Tracking the XD(M) 5.25
In the early spring of 2011, I visited Springfield Armory in Geneseo, IL and got an in-depth, one-on-one preview of the then about-to-be-introduced XD(M) 5.25 from Dave Williams, head of the Springfield Armory Custom Shop. The pistol was, essentially, the standard XD(M) extended to a 5.25” barrel length (hence the nomenclature) with commensurate slide length.
Now, the standard barrel length on an XD(M) is 4.5”, so we’re talking three quarters of an inch. That’s more barrel, more slide, more weight up front. That muzzle-heavy feel can slow you down tracking between multiple targets. So, the slide of the 5.25 is “skeletonized” above the barrel to reduce the weight. If that sounds suspiciously like what Glock did with their long-barrel competition guns, well, welcome to the Planet Earth: folks like Leatham, who shot the multi-target Steel Challenge matches under time, had been doing this sort of skeletonizing on 1911s even earlier than Glock. There ain’t too much new under the sun. The bottom line is, this configuration gives you a longer sight radius which historically reduces shooter error . . . a longer gun, which when you’re looking over the top of it in close tends to create a “pointing wand” effect that makes coarsely aimed gunfire hit closer to center . . . and, overall, a gun that tracks faster between multiple targets.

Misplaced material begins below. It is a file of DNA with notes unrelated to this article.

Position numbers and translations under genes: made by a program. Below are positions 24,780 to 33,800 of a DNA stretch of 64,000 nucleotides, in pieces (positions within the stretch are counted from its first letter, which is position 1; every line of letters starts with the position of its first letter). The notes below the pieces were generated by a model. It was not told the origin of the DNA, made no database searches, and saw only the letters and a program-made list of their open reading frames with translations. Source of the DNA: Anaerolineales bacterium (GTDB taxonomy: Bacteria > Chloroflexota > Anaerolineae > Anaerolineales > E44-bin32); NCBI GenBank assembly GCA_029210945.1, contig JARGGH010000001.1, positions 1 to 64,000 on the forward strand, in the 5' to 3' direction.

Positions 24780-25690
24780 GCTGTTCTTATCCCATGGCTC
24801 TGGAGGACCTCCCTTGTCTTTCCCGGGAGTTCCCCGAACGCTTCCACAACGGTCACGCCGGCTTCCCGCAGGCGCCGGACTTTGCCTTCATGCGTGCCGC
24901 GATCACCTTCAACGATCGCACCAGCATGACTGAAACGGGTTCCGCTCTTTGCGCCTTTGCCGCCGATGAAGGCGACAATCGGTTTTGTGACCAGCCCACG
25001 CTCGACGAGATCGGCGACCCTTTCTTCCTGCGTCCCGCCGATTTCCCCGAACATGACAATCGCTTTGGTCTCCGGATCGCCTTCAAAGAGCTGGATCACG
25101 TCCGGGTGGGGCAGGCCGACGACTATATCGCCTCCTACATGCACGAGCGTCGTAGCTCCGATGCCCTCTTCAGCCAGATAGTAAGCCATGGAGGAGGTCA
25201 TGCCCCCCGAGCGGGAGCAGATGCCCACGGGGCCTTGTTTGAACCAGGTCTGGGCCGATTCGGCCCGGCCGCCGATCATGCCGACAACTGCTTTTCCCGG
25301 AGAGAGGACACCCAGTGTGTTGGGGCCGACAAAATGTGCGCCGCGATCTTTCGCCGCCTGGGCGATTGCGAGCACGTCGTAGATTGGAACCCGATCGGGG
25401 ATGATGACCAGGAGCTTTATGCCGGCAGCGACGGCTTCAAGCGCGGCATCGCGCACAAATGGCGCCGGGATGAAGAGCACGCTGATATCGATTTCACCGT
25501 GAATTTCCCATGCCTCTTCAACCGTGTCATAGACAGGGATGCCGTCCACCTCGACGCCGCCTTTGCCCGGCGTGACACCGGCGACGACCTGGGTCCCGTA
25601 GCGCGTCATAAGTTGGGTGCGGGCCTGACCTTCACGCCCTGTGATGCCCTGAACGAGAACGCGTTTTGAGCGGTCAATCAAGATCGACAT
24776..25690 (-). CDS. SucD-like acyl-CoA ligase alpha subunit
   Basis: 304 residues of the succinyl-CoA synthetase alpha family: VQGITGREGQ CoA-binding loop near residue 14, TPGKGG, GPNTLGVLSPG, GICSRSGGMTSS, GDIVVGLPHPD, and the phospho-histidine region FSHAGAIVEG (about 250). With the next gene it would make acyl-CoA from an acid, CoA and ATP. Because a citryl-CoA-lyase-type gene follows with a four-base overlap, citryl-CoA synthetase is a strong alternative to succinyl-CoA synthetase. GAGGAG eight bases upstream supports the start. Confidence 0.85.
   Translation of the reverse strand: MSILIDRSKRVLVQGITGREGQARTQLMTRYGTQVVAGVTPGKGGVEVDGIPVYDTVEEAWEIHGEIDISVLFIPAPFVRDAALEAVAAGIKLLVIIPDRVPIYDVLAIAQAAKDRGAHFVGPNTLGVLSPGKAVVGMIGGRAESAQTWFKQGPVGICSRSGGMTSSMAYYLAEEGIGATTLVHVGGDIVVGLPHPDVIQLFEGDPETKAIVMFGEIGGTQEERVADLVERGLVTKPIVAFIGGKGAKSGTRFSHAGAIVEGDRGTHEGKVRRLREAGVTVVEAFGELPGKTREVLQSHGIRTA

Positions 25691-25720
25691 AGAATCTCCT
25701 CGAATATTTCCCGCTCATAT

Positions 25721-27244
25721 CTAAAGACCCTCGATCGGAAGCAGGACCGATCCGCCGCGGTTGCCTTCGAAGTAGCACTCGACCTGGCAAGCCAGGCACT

The standard XD(M) features are all there: ambi mag release, which allows the shooter to use the index finger of the shooting hand instead of the thumb, dumping the magazine faster without “breaking the hold;” interchangeable backstraps to give the shooter more adaptability to a perfect interface between man and machine; and a reshaped slide (compared to the original XD) that many find faster to operate under stress.